Friday, April 18, 2014
A couple of weeks ago, I chatted with a Lewiston grandmother excited about visiting one of her sons and his family living in Virginia. She looked forward to spending Easter weekend with the grandkids but wasn’t thrilled about the long drive. Two of her other three children and their families also live away – in New Hampshire and Connecticut. The grandmother worried about not being able to see her family during Thanksgiving and Christmas, as well as Easter, when she could no longer make the trips.
How many times have we Mainers heard this story? Increasingly, our young workers and their families are forced to leave because they can’t find promising jobs here in Maine. Many want to return home but cannot. Too many of our kids and grandkids grow up without the joy and comfort of their parents and grandparents nearby. It’s no surprise that Mainers have the oldest average age in the country.
Government can help our families by assisting the business community in creating more and better jobs. Let’s take a look at the current situation that might serve as a guide going forward.
The graph below maps the past six U.S. economic recessions and recoveries as measured by employment. The years to the right of each line indicate the periods of each recession/recovery. When the lines fall, jobs were lost. When the lines rise, jobs were created.
The red line is the current deep recession and slow recovery. The American economy has been “recovering” for nearly three years but still isn’t generating enough new jobs to lower unemployment to where it should be. The prior two recoveries posted the same shallow job growth. At this point in the business cycle, companies should be hiring at a rapid pace, thereby, dramatically lowering the unemployment rate. That’s not happening.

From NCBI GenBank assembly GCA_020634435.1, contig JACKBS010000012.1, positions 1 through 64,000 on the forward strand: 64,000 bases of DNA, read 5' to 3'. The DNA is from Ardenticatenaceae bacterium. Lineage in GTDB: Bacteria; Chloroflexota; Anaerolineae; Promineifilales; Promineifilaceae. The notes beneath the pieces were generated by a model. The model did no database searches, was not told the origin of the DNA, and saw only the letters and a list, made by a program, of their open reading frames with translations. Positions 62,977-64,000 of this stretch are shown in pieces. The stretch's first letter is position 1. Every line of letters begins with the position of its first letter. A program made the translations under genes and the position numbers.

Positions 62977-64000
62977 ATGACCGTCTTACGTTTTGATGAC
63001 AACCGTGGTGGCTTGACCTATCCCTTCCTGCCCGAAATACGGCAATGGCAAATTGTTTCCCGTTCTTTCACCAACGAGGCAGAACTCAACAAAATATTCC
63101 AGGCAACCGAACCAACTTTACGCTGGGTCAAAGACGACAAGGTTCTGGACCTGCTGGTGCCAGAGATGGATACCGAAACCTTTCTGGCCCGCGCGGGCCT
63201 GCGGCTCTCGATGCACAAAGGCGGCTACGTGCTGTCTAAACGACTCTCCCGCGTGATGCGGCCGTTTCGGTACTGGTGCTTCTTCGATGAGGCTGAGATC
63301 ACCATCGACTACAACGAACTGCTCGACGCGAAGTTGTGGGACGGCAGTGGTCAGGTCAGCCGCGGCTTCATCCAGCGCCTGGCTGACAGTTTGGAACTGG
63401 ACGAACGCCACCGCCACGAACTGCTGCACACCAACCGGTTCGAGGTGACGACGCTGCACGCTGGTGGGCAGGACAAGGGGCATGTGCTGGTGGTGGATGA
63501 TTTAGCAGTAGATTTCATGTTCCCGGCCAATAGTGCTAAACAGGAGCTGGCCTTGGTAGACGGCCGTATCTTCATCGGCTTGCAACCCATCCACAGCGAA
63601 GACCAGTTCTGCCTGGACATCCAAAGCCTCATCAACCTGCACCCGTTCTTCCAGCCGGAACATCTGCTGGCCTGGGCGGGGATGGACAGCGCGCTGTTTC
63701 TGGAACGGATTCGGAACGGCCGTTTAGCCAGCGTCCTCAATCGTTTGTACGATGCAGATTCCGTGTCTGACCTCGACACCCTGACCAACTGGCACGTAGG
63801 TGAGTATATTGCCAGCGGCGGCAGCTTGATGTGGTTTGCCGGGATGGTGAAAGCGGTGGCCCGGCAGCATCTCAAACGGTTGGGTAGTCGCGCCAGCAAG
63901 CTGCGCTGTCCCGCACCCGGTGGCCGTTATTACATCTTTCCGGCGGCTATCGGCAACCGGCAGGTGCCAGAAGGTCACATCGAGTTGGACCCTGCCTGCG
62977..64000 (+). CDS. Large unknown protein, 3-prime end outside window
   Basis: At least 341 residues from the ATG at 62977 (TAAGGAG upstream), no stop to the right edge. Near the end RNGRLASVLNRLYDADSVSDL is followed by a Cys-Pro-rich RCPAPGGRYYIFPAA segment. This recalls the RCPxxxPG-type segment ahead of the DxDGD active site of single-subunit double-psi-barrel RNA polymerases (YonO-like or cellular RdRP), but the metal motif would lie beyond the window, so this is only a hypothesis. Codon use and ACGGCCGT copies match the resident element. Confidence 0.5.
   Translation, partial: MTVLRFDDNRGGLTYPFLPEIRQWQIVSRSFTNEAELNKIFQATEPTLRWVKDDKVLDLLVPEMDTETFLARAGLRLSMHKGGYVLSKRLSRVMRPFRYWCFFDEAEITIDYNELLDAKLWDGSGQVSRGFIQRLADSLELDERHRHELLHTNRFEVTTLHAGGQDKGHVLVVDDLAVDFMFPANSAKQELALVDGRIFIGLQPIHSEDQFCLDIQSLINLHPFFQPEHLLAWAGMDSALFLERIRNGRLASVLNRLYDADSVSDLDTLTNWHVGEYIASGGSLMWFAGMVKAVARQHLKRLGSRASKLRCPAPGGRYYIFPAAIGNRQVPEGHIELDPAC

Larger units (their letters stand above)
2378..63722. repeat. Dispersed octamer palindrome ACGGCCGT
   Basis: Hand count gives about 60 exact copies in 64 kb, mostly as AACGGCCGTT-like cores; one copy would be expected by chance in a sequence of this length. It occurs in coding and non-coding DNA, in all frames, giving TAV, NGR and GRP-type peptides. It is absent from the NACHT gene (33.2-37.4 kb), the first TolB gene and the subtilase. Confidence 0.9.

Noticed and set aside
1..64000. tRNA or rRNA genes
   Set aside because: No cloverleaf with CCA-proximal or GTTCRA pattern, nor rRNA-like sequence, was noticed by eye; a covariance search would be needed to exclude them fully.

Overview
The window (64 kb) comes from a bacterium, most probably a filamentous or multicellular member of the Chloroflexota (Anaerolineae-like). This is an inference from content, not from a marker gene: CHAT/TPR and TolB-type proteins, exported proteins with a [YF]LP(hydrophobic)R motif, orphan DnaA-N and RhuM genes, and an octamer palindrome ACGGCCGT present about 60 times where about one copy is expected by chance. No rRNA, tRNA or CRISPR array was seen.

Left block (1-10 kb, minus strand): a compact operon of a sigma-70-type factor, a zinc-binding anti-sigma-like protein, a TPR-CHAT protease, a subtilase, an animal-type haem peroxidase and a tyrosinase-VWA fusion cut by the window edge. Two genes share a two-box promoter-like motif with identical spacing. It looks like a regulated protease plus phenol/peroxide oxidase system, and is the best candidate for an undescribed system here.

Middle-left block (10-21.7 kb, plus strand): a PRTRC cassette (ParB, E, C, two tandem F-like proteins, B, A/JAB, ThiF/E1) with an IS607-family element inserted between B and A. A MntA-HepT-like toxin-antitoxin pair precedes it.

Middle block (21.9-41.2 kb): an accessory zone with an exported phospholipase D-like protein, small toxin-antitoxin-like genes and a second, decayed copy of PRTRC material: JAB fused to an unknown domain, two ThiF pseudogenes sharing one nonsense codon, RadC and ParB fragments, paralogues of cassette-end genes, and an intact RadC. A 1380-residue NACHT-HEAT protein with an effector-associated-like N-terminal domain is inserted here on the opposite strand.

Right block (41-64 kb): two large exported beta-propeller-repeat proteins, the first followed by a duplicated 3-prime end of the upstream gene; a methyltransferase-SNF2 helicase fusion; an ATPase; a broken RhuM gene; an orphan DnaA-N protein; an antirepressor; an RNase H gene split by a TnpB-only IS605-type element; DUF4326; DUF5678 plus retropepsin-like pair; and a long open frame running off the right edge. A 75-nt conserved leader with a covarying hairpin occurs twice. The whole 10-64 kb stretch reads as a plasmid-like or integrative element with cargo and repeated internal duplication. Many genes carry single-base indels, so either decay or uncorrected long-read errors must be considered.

Now, look at the three earliest recessions and recoveries depicted on the graph. Each downturn was shorter, and the economy bounced back faster. The pain of being unemployed didn’t last as long because new jobs were being created more quickly.
What’s causing today’s abnormally sluggish recovery? Why are families across America still struggling to find work when our economy has been on the uptick for almost three long years?
Many economists believe shortsighted policy decisions by career politicians have created this pattern of lingering, painfully high unemployment. For example, during each of the past four years, Washington has spent $1 trillion more than collected from us in federal taxes. The federal government then borrows or, worse, prints money to make up the difference. Our public officials have racked up a $17 trillion mountain of debt that must, somehow, be repaid.
America’s entrepreneurs know that Washington’s fiscal recklessness will end in smothering taxes to pay for out-of-control spending and growing debt. In fact, it’s already happening. So, business owners sit on the sidelines rather than risk their capital, and the economic recovery creeps along without producing enough new jobs. Back in Maine, our young workers scramble to secure the limited number good full-time jobs, most likely out of state.
Our 50 states live together under a single red, white, and blue umbrella. At the same time, however, we compete with each other and the outside world to attract business investment and jobs for our residents.
Maine’s elected officials possess the power to help build a business-friendly climate that invites risk-taking and more jobs for our workers. Right now, the state legislature is setting those rules. Let’s encourage them to work together to put Maine on an upward path away from the worst (50th) business climate in America. Let’s ask them to do what’s right to help deserving Maine families struggling through the worst recession in 70 years.Tweet
Bruce Poliquin is the former Maine State Treasurer and a 2012 Republican primary candidate for the United States Senate. He has 35 years of experience owning and managing businesses. Bruce is a proud third-generation Franco-American Mainer and Harvard University graduate. Visit BrucePoliquin.net for his most recent commentary and analysis on media outlets throughout the State about the important issues facing Maine families and their jobs.